Structural equation models have provided a seemingly rigorous method for investigating causal relations in nonexperimental data in the presence of measurement error or multiple measures of putative causes or effects. Methods have been developed for fitting these very complex models globally and obtaining global fit statistics or global measures of their approximation to sample data. Structural equation models are idealizations that can serve only as approximations to real multivariate data. Further, these models are multidimensional, and the approximation is itself multidimensional. Tests of “significance” and global indices of approximation do not provide an adequate basis for judging the acceptability of the approximation. Standard applications of structural models use a composite of two models—a measurement (path) model and a path (causal) model. Separate analyses of the measurement model and the path model provide an informed judgment, whereas the composite global analysis can easily yield unreasonable conclusions. Separating the component models enables a careful assessment of the actual constraints implied by the path model, using recently developed methods. An empirical example shows how the conventional global treatment yields unacceptable conclusions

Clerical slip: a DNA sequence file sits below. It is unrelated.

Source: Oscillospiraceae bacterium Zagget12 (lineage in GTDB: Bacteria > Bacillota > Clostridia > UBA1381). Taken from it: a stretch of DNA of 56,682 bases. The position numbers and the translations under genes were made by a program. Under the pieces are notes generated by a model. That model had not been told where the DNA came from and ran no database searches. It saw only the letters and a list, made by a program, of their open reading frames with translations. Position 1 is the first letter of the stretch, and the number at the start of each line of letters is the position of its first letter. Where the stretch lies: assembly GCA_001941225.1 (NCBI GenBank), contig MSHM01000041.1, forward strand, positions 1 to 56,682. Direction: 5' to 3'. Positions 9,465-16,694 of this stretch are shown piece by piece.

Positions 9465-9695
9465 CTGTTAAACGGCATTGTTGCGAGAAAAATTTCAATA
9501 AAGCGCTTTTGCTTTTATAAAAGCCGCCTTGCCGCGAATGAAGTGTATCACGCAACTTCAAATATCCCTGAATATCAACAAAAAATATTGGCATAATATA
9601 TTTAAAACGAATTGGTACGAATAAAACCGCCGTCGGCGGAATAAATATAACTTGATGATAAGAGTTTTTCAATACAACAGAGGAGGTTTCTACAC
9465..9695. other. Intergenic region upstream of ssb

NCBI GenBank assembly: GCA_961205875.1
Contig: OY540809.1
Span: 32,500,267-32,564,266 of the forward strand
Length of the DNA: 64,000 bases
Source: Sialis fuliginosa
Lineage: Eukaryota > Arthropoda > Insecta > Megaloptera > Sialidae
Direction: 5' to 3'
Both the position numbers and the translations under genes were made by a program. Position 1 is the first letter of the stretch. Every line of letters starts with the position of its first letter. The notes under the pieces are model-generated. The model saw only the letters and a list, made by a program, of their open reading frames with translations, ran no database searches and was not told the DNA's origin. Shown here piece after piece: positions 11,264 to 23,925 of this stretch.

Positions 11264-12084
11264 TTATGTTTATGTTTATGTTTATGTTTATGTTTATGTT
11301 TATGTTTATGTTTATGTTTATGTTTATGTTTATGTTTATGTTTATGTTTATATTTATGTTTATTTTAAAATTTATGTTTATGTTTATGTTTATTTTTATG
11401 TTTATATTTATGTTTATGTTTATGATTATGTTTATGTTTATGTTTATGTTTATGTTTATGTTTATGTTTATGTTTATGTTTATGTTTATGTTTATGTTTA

Poldrack, R. A. (2010). Mapping Mental Function to Brain Structure: How Can Cognitive Neuroimaging Succeed? Perspectives on Psychological Science, 5(6), 753-761

The goal of cognitive neuroscience is to identify the mapping between brain function and mental processing. In this article, I examine the strategies that have been used to identify such mappings and argue that they may be fundamentally unable to identify selective structure–function mappings. To understand the functional anatomy of mental processes, it will be necessary for researchers to move from the brain-mapping strategies that the field has employed toward a search for selective associations. This will require a greater focus on the structure of cognitive processes, which can be achieved through the development of formal ontologies that describe the structure of mental processes. In this article, I outline the Cognitive Atlas Project, which is developing such ontologies, and show how this knowledge could be used in conjunction with data-mining approaches to more directly relate mental processes and brain function.